What does your brain tell you about your personality?
The shape of your brain could be a determinant in levels of neurosis
From toe length to handwriting and sleeping position, there have been countless studies linking various features with specific personality traits. But these are of course just associations between incidental features – which toe length we happen to have does not, after all, shape who we are as individuals.
For that, we need to look at the brain and its complex anatomy. Now we have discovered striking structural differences in the brains of people with different personality types. We believe that the structural changes – seen as variations in the thickness, area and folding of the brain – may result from differences in development in early life.
I led the international team of researchers behind the study, published in Social Cognitive and Affective Neuroscience. We analysed the brains of over 500 healthy people aged 22 to 36 years. The structural brain scans were provided by the Human Connectome Project, a US project funded by the National Institutes of Health.
We evaluated personality traits using a questionnaire called the NEO five factor inventory. By doing this, we were able to divide the participants into the so-called “big five” personality traits: neuroticism, extraversion, openness, agreeableness and conscientiousness.
We found that neuroticism, a personality trait underlying mental illnesses such as anxiety disorders, was linked to a thicker cortex (the brain’s outer layer of neural tissue) and a smaller area and folding in some brain regions. Conversely, openness, a trait reflecting curiosity and creativity, was associated to thinner cortex and greater area and folding in the brain. The other personality traits were linked to other differences in brain structure, such as agreeableness, which was correlated with a thinner prefrontal cortex (this area is involved in tasks including processing empathy and other social skills).
This is the first time the big five personality traits have been clearly linked to differences in brain thickness, area and folding in a large sample of healthy individuals. However we have previously found that the brains of teenagers with serious antisocial behavioural problems differ significantly in structure to those of their peers who do not display such disruptive behaviour.
The relation between differences in brain structure and personality in healthy people suggests that brain changes may be even more pronounced in people with mental illnesses. Linking the brain structure to basic personality traits is a crucial step to improving our understanding of mental disorders. In the future, it may even give us the opportunity to detect those who are at high risk of developing mental illnesses early, which has obvious implications for prompt intervention.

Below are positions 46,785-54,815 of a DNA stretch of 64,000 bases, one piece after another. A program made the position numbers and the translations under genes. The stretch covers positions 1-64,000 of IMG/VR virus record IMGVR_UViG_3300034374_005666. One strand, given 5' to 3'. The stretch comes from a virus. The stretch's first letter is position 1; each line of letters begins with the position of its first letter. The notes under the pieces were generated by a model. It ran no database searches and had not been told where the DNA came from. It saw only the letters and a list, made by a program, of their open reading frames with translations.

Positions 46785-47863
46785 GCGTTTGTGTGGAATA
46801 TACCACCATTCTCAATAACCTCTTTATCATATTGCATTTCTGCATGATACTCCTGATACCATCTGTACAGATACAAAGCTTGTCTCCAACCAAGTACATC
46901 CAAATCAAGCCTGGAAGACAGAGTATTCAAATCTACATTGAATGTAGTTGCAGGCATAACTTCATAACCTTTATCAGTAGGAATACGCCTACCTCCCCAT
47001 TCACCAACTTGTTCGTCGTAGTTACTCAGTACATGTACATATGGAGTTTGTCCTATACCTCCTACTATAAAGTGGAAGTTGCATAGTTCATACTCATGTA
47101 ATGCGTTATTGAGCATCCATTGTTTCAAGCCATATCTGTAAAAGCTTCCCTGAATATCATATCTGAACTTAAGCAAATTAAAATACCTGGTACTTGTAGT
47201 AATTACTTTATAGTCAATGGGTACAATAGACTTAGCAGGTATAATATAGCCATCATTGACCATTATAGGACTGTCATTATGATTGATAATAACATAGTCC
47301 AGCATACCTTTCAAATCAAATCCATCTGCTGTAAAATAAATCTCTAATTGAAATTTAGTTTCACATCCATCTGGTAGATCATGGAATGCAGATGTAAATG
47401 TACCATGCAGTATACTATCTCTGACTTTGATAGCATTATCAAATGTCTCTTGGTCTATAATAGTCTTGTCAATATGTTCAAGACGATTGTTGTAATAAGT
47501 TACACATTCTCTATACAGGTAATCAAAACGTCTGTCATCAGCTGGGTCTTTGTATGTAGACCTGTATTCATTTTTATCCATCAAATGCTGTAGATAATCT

Stretching the brain
The differences are likely to stem from “cortical stretching”, a developmental process that shapes our brain in a way that maximises its area and amount of folding while minimising its thickness. In other words, as we grow up in the womb and throughout our life, the brain cortex – including the prefrontral cortex and all other parts of it – becomes thinner while its area and folding increase. It’s like stretching and folding a rubber sheet – this enhances its area, but, at the same time, the sheet gets thinner.
The next step will be to run studies that follow people from young ages to see how their genes and environment affect brain maturation and personality (Rex)
This supports the observation that we are often more neurotic when we are young. As we age, we learn how to deal with emotions and become more conscientious and agreeable.
The new study suggests that personality is strongly rooted in core principles that govern brain evolution. Indeed, cortical stretching is a key evolutionary process that has enabled the human brain to grow rapidly while still fitting into the skull.
The fact that there are such pronounced differences in brain structure between people with different personality types suggests personality is at least partly genetic. However, brain scans alone cannot get to the bottom of the causes of differences in personality. The next step will be to run studies that follow people from young ages, to understand how their genes and the environment they are brought up in affect their brain maturation and personality.
Studies like this provide new pieces to the puzzle that is understanding human behaviour. While the fact that brain maturation plays an important role in shaping our personality is an important piece of research, it’s important that we don’t lose sight of the fact that genes aren’t everything. We should always nurture what’s good about our personalities and strive to become better people.